Q: A few years ago, my New Year’s resolution was “to better obey the speed limits.” I was not a speed fiend, but I would sometimes find myself going above the speed limit. Perhaps I’d turned off an expressway and not slowed enough, or I’d crept above 25 mph in a residential area. So I resolved to do better.
This did, indeed, help. Maybe others could try this.
Sally Warren, Mountain View
A: We can hope. Traveling slower can be so relaxing, and heeding the 25-mph speed limit will endear you to nearby residents whose kids may be playing or bicycling nearby.
Q: Interstate 280 looks like the Woodside Grand Prix these days. Little Hondas, panel vans, big pickups doing over 80, weaving in and out to get around others driving sanely, and more. Where’s the CHP when you need them?
Edward Oates, Portola Valley
A: Put this on your New Year’s wish list.
Q: I don’t recall seeing anything in your columns regarding the sample driver’s tests that DMV offers online. I take them periodically and find that there’s almost always something I don’t know or forgot. And they seem to still put in those tricky questions that you have to really think about. Good practice for everyone.
Roman Perry, Marina
A: Go to www.dmv.ca.gov/portal/driver-handbooks/ for a look.
Q: We were driving on Highway 85 in lane number 2, and we needed to get over to lane number 3 because our exit was coming up. The freeway was crowded, with traffic moving at around 50 mph.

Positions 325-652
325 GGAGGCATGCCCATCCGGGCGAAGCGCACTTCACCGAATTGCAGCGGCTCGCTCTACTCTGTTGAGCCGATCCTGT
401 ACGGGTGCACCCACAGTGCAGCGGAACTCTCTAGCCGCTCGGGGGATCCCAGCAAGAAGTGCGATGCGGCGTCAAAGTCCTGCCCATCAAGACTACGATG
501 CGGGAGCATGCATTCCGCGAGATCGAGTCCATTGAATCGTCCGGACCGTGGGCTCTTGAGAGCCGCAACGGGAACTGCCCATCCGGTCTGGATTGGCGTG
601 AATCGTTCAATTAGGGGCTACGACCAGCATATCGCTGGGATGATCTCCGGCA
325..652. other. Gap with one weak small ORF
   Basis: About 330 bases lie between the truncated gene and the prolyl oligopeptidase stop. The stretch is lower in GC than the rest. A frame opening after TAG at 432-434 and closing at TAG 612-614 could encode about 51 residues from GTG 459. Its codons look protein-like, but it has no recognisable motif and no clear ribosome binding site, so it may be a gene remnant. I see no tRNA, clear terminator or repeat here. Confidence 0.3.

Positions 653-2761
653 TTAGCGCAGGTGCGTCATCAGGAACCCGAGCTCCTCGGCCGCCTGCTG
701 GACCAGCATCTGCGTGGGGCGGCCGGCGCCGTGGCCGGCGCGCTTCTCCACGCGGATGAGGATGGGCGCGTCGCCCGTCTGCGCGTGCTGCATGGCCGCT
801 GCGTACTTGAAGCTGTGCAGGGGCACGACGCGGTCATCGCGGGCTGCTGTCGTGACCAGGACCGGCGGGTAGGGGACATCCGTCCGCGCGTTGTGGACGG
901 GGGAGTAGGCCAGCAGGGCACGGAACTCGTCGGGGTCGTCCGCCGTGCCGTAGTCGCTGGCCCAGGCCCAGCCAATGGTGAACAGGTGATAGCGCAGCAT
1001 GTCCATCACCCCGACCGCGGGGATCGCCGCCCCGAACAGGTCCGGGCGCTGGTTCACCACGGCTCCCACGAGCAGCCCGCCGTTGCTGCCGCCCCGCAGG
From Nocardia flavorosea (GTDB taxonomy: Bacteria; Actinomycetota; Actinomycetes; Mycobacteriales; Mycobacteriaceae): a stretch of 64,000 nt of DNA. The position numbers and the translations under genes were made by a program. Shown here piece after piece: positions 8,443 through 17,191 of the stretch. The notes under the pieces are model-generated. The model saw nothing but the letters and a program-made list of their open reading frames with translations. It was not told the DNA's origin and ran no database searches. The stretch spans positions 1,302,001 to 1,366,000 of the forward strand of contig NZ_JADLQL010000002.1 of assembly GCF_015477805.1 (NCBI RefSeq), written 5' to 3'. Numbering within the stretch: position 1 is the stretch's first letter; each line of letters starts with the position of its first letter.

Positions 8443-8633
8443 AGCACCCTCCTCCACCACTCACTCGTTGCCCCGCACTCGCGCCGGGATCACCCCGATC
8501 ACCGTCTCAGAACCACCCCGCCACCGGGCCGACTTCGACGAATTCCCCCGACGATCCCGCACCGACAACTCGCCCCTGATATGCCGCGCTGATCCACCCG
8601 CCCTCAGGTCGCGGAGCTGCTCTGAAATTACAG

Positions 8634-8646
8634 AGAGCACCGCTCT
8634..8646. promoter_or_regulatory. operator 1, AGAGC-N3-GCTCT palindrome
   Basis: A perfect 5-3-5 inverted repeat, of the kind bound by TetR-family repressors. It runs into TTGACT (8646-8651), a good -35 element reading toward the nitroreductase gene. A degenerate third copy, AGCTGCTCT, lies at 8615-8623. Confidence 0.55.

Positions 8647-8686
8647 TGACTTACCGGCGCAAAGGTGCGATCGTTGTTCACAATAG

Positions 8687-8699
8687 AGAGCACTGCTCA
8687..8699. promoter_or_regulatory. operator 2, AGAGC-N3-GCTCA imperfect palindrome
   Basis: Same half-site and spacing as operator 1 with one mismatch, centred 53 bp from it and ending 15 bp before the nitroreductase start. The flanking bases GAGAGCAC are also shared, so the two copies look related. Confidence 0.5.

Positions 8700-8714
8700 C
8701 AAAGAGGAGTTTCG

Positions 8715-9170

I put on my right blinker and looked behind me. There was a car about three car lengths back, so I waited for a few seconds for him to either pass me or allow me to move over. His speed was constant, so I safely changed lanes in front of him.
The driver got angry, I gather, because I moved into “his” lane in front of him. He changed into the on-ramp/off-ramp lane, hit the gas, passed me on the right, and then moved back over into the lane in front of me. I gather he just had to be in front of me because I used “his” lane. I moved to the off-ramp lane and exited the freeway without looking over at him.
What is wrong with drivers like this, and why are there so many these days? What happened to driving safely and being courteous to other drivers?
Frank Jensen, Campbell
A: You were right not to get angry or further interact, which might have provoked him. It’s always wise to keep your cool and, for those for whom that’s sometimes tough to do, make it a New Year’s resolution to do so.
Dan Carter was a reporter for nomad Labs, before becoming the lead editor. Dan has over forty bylines and has reported on countless stories concerning all things related to tech and science. Dan studied at CSUF.